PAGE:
5 Essential Diagnostic Views to Fix Hive Queries

The Data Observer
5 min readMay 11, 2020

A perpetual debate rages about the effectiveness of a modern-day Data Analyst in a Distributed Computing environment. Analysts are used to SQL’s returning answers to their questions in short order. The RDBMS user is often unable to comprehend the root-cause when queries don’t return results for multiple hours. The opinions are divided, despite broad acceptance of the fact, that Query Engines such as — Hive & Spark are complex for the best engineers. At Acceldata, we see full TableScans run on multi-Tera Byte tables to get a count of rows, which to say the least — is taboo in Hadoop world. What results is a frustrating conversation between Cluster Admins and Data Users, which is devoid of data that is hard to collect. It is also a fact that data needs conversion into insights to make business decisions. More importantly, the value in Big Data needs to be unlocked without delays.

In the first blog of this 3 part series we observed the method of isolating poor performing SQL Queries in a Yarn queue using Acceldata. At this stage the Hadoop Admin/Engineer is ready to unravel the scores of metrics and interpret the reasons for poor performance and taking resources away from the cluster causing:

  • Runaway Resource Issues
  • Runaway Timing Issues
  • Spills that cause outages

The following details are mandatory before rectification steps can be initiated:

  • Historical Query Performance (If the query is recurrent)
  • View of the Execution — Mappers, Reducers, Efficiency of Joins
  • View of Data — Which Tables (Facts Dimensions)
  • Efficiency of Yarn Containers
  • Execution Plan — (Logical and Physical plan)

Historical Query Performance: Acceldata APM fingerprints every SQL that is run on an interactive BI queue. This is done by parsing the AST and keeping in mind that the parameters of the regularly used queries continues to change, say for example — in the case of daily reports. Upon the next run of the SQL, Acceldata is able to correlate the past performance of that query with the most recent run. An aberration in the query execution parameters such as the following, represents an anomaly visually:

  • Elapsed duration
  • Data Read from HDFS
  • Data Written to HDFS
  • VCore Utilized
  • Memory Utilized

Execution View: On several occasions queries take a long duration when one reducer takes a long time, a ‘straggler’, consuming more than 90% of the elapsed duration. This identification can help in rectification; however, to get that today without the help of a cross-sectional view across various layers without logging into a number of servers is quite challenging. Acceldata visualises the duration, sequence of mappers and reducers, in combination with the Yarn Diagnostic logs.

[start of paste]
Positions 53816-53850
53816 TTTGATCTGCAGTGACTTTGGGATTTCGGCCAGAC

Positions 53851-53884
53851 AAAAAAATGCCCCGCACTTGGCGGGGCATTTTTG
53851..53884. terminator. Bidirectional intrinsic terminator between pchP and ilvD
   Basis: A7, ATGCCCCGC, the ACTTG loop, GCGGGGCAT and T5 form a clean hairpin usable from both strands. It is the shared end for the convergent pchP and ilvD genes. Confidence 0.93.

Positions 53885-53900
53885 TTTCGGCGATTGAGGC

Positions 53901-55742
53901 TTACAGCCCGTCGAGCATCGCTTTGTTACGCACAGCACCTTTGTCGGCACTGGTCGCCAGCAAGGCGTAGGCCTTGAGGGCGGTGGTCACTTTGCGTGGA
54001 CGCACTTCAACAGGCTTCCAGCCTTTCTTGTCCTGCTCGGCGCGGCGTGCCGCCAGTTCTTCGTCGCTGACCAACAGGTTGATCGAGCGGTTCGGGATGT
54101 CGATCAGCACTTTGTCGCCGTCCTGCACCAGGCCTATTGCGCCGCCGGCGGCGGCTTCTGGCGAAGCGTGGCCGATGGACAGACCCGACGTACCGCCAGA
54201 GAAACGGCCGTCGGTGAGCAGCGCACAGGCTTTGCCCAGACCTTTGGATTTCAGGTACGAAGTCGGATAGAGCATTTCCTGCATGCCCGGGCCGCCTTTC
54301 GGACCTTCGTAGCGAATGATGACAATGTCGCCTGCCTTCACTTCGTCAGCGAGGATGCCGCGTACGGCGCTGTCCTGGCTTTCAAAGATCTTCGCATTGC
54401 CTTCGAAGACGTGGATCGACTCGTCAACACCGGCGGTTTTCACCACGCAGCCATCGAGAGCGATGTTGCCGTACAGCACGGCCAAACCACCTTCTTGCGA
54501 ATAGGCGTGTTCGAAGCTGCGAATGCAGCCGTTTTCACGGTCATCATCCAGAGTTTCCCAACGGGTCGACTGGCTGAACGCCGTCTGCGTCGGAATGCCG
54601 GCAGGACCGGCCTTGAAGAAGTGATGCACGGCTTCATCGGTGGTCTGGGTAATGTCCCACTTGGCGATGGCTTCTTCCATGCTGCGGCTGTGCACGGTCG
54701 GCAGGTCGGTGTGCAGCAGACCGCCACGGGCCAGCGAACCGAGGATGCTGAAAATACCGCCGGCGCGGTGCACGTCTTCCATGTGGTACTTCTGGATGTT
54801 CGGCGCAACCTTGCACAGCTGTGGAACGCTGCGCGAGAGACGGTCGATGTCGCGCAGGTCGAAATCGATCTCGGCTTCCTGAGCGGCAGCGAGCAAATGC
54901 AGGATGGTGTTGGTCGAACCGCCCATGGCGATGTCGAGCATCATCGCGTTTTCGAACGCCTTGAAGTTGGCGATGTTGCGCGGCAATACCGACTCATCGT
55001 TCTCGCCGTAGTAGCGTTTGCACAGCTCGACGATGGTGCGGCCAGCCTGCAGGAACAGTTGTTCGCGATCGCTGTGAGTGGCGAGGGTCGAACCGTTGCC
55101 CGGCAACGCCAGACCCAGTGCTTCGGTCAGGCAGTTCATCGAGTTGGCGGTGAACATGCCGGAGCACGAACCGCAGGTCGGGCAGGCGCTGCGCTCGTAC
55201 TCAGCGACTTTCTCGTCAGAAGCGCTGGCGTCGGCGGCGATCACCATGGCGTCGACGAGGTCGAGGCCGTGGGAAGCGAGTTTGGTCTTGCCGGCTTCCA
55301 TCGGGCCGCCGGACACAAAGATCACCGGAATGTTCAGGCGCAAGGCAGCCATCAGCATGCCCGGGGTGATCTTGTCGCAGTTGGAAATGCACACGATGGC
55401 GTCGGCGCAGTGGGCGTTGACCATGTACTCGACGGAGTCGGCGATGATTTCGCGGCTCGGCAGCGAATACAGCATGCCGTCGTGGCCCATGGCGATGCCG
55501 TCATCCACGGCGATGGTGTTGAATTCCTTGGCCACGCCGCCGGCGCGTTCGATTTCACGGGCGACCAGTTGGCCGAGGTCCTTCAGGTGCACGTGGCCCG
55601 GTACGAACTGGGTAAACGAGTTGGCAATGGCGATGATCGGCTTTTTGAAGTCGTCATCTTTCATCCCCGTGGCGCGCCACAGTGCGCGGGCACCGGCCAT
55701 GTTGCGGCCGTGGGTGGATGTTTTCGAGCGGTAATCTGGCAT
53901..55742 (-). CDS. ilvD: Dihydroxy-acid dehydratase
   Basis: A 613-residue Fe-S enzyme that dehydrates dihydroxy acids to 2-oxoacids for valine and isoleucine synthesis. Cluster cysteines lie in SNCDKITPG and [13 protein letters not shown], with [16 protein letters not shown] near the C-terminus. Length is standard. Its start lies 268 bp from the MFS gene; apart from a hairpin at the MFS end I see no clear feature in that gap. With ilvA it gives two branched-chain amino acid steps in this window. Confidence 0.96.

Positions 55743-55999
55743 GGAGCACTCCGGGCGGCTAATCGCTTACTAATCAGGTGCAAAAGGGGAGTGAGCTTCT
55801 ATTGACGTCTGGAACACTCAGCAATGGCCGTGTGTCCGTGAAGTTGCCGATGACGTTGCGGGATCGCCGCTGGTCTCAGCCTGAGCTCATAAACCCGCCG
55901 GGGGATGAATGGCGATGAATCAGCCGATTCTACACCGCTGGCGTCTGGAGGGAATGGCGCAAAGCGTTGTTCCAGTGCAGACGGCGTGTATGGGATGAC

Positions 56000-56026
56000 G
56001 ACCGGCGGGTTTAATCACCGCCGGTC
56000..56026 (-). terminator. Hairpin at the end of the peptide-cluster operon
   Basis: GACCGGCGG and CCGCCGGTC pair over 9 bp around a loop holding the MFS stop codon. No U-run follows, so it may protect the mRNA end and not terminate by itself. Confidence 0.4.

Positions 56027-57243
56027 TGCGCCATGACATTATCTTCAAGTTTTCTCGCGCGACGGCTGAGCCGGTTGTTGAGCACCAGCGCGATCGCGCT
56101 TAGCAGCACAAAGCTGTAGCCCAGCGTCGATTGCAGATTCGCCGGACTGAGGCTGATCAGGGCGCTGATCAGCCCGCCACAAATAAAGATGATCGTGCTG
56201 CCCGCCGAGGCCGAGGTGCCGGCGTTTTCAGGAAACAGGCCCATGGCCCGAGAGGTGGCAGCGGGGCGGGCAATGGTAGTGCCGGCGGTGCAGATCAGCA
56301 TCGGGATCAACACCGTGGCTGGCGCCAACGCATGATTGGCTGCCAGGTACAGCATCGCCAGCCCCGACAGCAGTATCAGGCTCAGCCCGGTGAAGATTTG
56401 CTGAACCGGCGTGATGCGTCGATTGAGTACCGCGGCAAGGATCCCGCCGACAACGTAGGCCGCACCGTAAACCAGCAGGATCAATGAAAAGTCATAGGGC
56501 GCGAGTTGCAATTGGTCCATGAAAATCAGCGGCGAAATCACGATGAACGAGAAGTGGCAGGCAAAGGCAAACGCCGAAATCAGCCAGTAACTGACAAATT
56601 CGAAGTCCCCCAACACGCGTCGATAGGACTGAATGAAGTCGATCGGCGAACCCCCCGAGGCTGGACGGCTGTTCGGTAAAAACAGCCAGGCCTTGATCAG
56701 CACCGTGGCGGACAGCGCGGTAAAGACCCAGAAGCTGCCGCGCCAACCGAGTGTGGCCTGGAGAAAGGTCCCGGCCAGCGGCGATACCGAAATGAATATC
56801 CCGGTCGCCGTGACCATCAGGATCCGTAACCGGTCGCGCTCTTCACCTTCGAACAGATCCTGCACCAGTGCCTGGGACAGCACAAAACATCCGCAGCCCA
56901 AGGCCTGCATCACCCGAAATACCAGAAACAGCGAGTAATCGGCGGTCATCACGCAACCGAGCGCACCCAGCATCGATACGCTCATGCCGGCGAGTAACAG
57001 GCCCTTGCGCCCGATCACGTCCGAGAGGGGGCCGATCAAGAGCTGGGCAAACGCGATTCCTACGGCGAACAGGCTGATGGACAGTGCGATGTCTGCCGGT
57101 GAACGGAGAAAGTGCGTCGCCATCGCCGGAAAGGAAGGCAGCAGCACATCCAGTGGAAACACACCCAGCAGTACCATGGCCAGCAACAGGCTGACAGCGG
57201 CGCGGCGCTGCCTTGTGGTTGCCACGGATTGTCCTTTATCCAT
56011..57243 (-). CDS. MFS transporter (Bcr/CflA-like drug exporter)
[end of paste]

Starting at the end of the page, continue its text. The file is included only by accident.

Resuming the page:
The following is yarn diagnostic data which displays the Yarn Application’s execution stages from start to the end. This gives a clear idea if the Yarn Application underwent preemption, what was the allocation of memory and VCore, the number of containers at the disposal of the Job among the . Also available are diagnostic messages that allow the users to identify exceptions in the case of failing jobs, without leaving the UI at all.

SQL & Data View

This section of Acceldata Query 360 provides a view of the SQL, the tables which were queried and the joins which were in play. Along with that there are details about the filter conditions and if the predicates were applied accurately or not, and if a particular join has had a debilitating effect on the query. This is one of the most important aspects of SQL diagnostics, if not the most important one that an Admin/Engineer would like to understand in its entirety before making change recommendations about Query performance.

Query Plan

A final diagnosis around any query would need an understanding of the plan of the query. Acceldata supports query plans for all flavours of Hive & Map Reduce — Tez, MapReduce and LLAP. This provides an easy way for Admins and Data Engineers to understand whether — TableScans are intentional or accidental, where are the Broadcast joins occurring, whether CBO has kicked in, whether PPD was set for this particular query and what join optimisations can be done.


The effect of the layout of the Hive Tables is remarkable on query performance. In the absence of data compression, or accurate partitions it’s likely that tables are scanned end-to-end, or what is known as TableScan, and therefore the mappers will take a lot longer to complete, despite filter predicates.

However in order to make a firm decision on the partitioning strategy, one needs to understand the combination in which that tables columns are getting used. It’s never about one query that the analyst is running, it’s always about a combination of a few queries that determines which would be an ideal partition key, and whether the table can be statically partitioned or dynamically partitioned. The view for that is available as under:


Hive and Spark users and Administrators have struggled to get a single view that represents the cross-section of Query/Job execution. Visibility continues to be a challenge in the distributed computing world, especially on Hive and Spark workloads. Acceldata enables the 360 degree view for decision making. Through the above sections, we can clearly see that the Admin/Engineer has all the information at his disposal to identify and rectify:

  • Historical comparison of current run and past runs of the same queries
  • The time when the query was executed
  • Tables in question, joins thereof
  • Mapper and reducer performance, anomalous
  • Data layout on the physical file system, for partition strategy
  • Query plan for quick and easy decision-making.